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Sebastian LiPuma, Connor Tomlinson, Tim Cira

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1 Sebastian LiPuma, Connor Tomlinson, Tim Cira
Character Analysis Sebastian LiPuma, Connor Tomlinson, Tim Cira

2 The Judge Judge is a huge Afrikaans who traumatizes 5 year old Peekay at his first boarding school Judge makes Peekay his personal slave “prisoner of war” Swastika tattoo on his arm

3 Mrs. Boxall librarian in Barberton
a kind and generous woman who started the mysterious Sandwich Fund which gathers food, tobacco, money, and letters for black prisoners and their families. has a weekly column in the local newspaper called "Clippings from a Cultured Garden.” becomes great friends with Peekay and with Doc Loves classical music & Doc's concerts.

4 Peekay’s Mother Never know her name
She has a nervous breakdown when Peekay was young She is gone for a long period of time (years) which Peekay calls “the nervous breakdown place” She goes back and moves in with Peekay and Grandpa in Barberton spends most of her time eagerly trying to convert people to Christianity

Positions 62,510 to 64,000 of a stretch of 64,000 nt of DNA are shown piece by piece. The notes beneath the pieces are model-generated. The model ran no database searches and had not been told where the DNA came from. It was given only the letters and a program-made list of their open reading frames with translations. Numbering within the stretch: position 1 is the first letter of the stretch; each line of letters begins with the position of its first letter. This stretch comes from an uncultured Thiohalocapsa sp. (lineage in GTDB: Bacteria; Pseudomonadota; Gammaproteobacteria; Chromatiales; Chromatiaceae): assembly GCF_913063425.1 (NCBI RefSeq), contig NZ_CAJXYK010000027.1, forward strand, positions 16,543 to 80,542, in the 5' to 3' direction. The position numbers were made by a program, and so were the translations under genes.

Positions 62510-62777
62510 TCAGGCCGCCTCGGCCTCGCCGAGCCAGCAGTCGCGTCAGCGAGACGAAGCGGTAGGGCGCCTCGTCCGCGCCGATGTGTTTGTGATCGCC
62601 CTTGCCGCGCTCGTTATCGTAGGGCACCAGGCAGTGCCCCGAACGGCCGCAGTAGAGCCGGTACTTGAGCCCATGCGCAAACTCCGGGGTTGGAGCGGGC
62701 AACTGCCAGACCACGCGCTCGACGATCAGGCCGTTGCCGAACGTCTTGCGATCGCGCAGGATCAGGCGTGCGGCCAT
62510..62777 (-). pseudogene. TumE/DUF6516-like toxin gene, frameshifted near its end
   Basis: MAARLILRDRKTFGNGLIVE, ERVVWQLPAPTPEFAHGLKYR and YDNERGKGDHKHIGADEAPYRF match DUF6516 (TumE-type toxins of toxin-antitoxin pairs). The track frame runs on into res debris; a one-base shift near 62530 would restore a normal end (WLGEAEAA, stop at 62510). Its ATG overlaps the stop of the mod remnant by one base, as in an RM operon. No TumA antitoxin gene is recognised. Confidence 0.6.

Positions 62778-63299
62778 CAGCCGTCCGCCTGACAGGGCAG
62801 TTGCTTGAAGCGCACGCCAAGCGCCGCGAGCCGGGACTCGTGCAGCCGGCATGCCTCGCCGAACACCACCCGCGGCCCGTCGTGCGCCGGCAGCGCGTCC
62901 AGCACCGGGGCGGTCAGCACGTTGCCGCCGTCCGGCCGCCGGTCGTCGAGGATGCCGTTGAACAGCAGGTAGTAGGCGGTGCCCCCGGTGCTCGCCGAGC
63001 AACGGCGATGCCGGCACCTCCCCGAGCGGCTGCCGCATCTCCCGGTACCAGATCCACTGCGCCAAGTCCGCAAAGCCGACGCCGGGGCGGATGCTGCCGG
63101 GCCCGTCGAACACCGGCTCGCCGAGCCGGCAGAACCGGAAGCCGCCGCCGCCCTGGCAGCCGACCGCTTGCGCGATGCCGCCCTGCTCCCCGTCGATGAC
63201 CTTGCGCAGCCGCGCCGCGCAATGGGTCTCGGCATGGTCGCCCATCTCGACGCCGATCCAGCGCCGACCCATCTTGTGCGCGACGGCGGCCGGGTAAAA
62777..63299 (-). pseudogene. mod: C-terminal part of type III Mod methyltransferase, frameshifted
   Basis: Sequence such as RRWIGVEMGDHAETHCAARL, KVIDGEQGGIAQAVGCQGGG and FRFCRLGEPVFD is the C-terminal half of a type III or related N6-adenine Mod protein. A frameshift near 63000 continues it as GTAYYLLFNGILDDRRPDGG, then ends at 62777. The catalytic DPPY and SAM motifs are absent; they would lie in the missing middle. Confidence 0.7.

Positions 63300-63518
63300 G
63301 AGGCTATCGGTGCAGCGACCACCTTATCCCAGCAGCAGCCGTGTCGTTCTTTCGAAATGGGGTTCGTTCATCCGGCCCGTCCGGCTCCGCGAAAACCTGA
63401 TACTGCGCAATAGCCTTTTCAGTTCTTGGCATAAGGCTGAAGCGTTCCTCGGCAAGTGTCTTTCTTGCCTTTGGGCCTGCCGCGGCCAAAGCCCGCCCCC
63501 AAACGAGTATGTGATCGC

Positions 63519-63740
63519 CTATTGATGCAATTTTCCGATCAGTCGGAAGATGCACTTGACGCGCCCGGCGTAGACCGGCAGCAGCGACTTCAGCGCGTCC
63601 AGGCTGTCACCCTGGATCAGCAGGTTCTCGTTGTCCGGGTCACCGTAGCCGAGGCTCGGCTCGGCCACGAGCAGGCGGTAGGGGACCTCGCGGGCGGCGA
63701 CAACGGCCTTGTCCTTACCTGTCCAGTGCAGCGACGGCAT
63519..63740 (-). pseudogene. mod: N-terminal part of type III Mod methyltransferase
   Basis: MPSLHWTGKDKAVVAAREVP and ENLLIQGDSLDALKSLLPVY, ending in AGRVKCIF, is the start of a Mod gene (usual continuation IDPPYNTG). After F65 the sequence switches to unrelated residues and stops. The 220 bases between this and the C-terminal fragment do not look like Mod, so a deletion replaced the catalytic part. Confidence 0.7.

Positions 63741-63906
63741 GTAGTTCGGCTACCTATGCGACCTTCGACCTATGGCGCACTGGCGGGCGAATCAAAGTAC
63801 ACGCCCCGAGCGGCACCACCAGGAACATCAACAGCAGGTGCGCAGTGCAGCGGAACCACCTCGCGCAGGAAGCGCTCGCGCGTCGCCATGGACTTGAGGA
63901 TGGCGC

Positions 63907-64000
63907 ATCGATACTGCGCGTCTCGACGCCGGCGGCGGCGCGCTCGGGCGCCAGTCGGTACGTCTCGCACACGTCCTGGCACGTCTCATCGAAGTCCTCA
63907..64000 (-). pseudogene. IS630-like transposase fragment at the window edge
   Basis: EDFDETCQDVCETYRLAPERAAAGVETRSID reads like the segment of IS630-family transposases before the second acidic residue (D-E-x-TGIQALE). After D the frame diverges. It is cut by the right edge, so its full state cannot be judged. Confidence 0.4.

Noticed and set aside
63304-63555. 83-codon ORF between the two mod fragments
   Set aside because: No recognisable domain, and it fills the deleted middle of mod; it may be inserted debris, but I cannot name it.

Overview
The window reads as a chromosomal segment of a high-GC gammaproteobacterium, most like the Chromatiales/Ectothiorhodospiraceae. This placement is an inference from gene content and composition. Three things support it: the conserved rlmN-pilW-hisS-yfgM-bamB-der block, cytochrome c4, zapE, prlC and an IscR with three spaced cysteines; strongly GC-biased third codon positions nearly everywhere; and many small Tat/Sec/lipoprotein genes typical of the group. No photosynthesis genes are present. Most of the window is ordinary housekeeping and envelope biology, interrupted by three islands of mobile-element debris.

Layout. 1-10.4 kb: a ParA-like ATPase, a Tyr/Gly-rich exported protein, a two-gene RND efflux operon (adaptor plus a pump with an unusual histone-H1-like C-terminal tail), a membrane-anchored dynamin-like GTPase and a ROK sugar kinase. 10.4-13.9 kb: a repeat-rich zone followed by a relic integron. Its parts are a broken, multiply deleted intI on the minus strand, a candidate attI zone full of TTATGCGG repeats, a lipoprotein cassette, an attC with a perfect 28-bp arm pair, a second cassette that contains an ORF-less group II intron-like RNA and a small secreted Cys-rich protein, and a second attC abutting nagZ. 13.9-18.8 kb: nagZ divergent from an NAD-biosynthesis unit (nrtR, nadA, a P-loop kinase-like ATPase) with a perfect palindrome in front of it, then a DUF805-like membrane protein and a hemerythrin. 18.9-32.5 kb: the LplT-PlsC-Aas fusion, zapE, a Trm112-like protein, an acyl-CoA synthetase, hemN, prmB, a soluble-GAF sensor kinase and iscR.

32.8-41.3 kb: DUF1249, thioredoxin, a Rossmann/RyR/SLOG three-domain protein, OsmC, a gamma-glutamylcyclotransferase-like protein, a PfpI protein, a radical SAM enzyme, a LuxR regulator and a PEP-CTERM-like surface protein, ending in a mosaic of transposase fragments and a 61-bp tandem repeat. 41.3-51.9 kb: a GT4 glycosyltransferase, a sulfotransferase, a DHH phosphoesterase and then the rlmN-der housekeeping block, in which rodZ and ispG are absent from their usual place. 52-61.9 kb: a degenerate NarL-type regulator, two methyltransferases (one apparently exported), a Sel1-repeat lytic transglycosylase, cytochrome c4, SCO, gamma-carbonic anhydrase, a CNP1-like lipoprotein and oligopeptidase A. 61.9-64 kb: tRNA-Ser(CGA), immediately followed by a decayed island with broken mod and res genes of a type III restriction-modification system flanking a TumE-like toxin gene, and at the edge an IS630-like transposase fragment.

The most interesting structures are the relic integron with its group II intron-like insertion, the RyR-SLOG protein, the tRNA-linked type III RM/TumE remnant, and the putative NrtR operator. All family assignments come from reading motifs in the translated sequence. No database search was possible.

5 Granpa spends most of his time caring to his rose garden for his long-dead English wife smokes on his pipe a lot He always tells Peekay irrelevant stories when Peekay goes to him for advice. He is racist but has respect for Inkosi-Inkosikazi since they cured him of his gall stones He helps Peekay convince his mother to let him teach the black inmates at the Barberton prison

6 Big hettie An Irish woman who is obesse
She Sits next to Peekay during Hoppie's boxing match against Jackhammer Smit in Gravelotte She gets stuck in the train compartment She dies when the train reached the town of Kaapmuiden after she stuffed her face with food Big Hettie teaches Peekay the importance of pride and courage